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Hikaru no Go: Board Games = Serious Business

Sean Wong   July 6, 2007

Hikaru no GoAs far as crazy ideas for a series go, Hikaru no Go is definitely up there. Based around a board game, there is absolutely no way that this series can be any good, is there? Oh, you bet there is. Hikaru no Go is a prime example of how good writing can make even the most laughably absurd concepts become incredible works of art. Would you believe me if I said that this series revolving around an ancient board game turned out to be one of the most engaging series I have seen in a long time? Before you question my mental health, please read on.

Before my encounter with Hikaru no Go, I barely knew anything about the ancient Chinese board game of Go. Naturally, when I first came across it, I said to myself, “How ridiculous! There’s no way that this could work.” Oh, how happy I am that I was wrong.

Hikaru no Go revolves around sixth-grader Hikaru Shindou. He’s your typical elementary school student who doesn’t care much for school and isn’t really passionate about anything. One day, he’s digging around his grandfather’s attic with his friend Akari and comes across an old Go board. He sees a blood stain on it and tries to wipe it off, but to no avail. What’s even stranger is that Akari doesn’t even see the stain. Hikaru then hears a voice coming from within the board and then collapses. He wakes to find that a one-thousand year old ghost named Fujiwara no Sai has taken residence in a corner of his mind. Sai was an extremely talented Go player who tutored the emperor during his lifetime. However, when his reputation is crushed after losing a rigged game, he drove himself to suicide. His spirit cannot rest because he has not yet achieved the “divine move.” As he lies in Hikaru’s consciousness, he begins to bring Hikaru into the world of Go. On the way, they meet new friends, new rivals, and many new challenges.

Hikaru no Go is a show that heavily focuses on its characters. Each character has each of their own distinct personalities. Hikaru begins the series as a slacker with no real interst in anything. However, as he learns more about Go, he becomes more mature and dedicated. Akira, Hikaru’s rival, is generally a very polite and well-mannered boy, but he becomes very serious and determined when it comes to Go. Sai, while acting very childish at times, is in fact a man full of wisdom.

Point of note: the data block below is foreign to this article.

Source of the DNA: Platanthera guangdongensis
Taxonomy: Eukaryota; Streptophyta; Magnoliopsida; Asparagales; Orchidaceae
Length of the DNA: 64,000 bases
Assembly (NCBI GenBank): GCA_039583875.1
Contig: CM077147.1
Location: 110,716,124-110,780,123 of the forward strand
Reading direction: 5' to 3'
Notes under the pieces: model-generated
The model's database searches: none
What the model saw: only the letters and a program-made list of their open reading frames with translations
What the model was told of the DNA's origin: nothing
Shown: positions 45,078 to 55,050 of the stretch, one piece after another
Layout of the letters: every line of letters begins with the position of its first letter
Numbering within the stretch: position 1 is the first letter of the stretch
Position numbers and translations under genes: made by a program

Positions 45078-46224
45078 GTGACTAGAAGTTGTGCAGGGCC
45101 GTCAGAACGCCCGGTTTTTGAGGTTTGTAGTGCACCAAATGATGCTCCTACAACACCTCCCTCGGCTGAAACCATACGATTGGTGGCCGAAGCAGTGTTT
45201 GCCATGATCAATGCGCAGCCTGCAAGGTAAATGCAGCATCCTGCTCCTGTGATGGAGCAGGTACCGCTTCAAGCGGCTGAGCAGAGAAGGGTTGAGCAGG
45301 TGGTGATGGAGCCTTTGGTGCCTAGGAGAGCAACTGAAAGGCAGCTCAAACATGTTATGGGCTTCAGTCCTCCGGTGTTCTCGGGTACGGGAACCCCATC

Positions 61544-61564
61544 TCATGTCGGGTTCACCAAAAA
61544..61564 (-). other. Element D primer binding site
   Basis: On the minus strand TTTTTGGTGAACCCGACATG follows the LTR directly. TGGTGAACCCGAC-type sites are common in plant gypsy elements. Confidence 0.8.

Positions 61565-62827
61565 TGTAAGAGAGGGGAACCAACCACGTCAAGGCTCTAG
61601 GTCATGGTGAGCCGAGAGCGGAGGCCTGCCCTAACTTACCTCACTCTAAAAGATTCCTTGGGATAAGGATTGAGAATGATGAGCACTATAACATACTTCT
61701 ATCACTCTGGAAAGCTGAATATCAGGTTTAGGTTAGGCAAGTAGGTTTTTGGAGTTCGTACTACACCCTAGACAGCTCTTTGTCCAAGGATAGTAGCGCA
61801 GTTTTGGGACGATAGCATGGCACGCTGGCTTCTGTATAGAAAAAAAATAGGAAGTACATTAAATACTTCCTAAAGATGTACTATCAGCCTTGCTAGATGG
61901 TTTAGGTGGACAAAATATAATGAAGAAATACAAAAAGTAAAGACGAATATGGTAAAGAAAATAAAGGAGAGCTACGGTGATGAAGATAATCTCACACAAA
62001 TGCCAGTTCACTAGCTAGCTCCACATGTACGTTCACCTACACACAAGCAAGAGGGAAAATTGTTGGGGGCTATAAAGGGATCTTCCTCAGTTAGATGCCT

Okay, technical aspects. There is not too much to speak of in terms of animation. It’s slightly above average at best, but they do an interesting job dramatizing the game, complete with flying lines and action poses. The artwork is very nicely done, though. One thing you may notice in the series is that the characters actually age and grow taller. It’s a nice little touch. The music is also one of the strongest points in this series. The background music works well to convey the intensity of each match. But what I love the most are the opening and ending songs. It’s a lot of upbeat J-Pop music, but I think they are quite memorable.

Really, the game itself is no too important to the story. You don’t even need to know how to play the game to enjoy the series. What is important is what the game means to the characters in the story. They could switch out Go with any other activity and still have the same kind of series. This is less of a series about a board game and more of a series about a passion.

If you’re still skeptical, I don’t really blame you, but I encourage you to be open-minded and check out this series. This series has reached my top 10 list, and I don’t think it’ll be going down anytime soon.

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Category: Series Reviews

One Response to “Hikaru no Go: Board Games = Serious Business”

  1. The Magpie

    I have to admit that I was disposed to like this series. Although I do not play go, my husband and son do, and I had absorbed the idea from them that go is a game worthy of a lifetime of devotion.
    The game *is* important to the story in that the games are real. The difference is that of a fight scene where they bother to have a real fight choreography vs. one that is all bright flashes and speed lines. The website Sai plays go on is real. The rooms at the Go Institute are the actual roooms. The reality of all the details is part of what makes the story so compelling. Unlike most anime, one can believe that these are the real struggles of actual people.
    The only thing I would fault this series on is the unsatisfying ending. However, the author did set herself an impossible task. After all, *nobody* knows what the “Divine Move” means, so it’s not surprising that she doesn’t come up with a good answer. I would have ended Sai’s quest differently, but then … I don’t know what the Divine Move is either.

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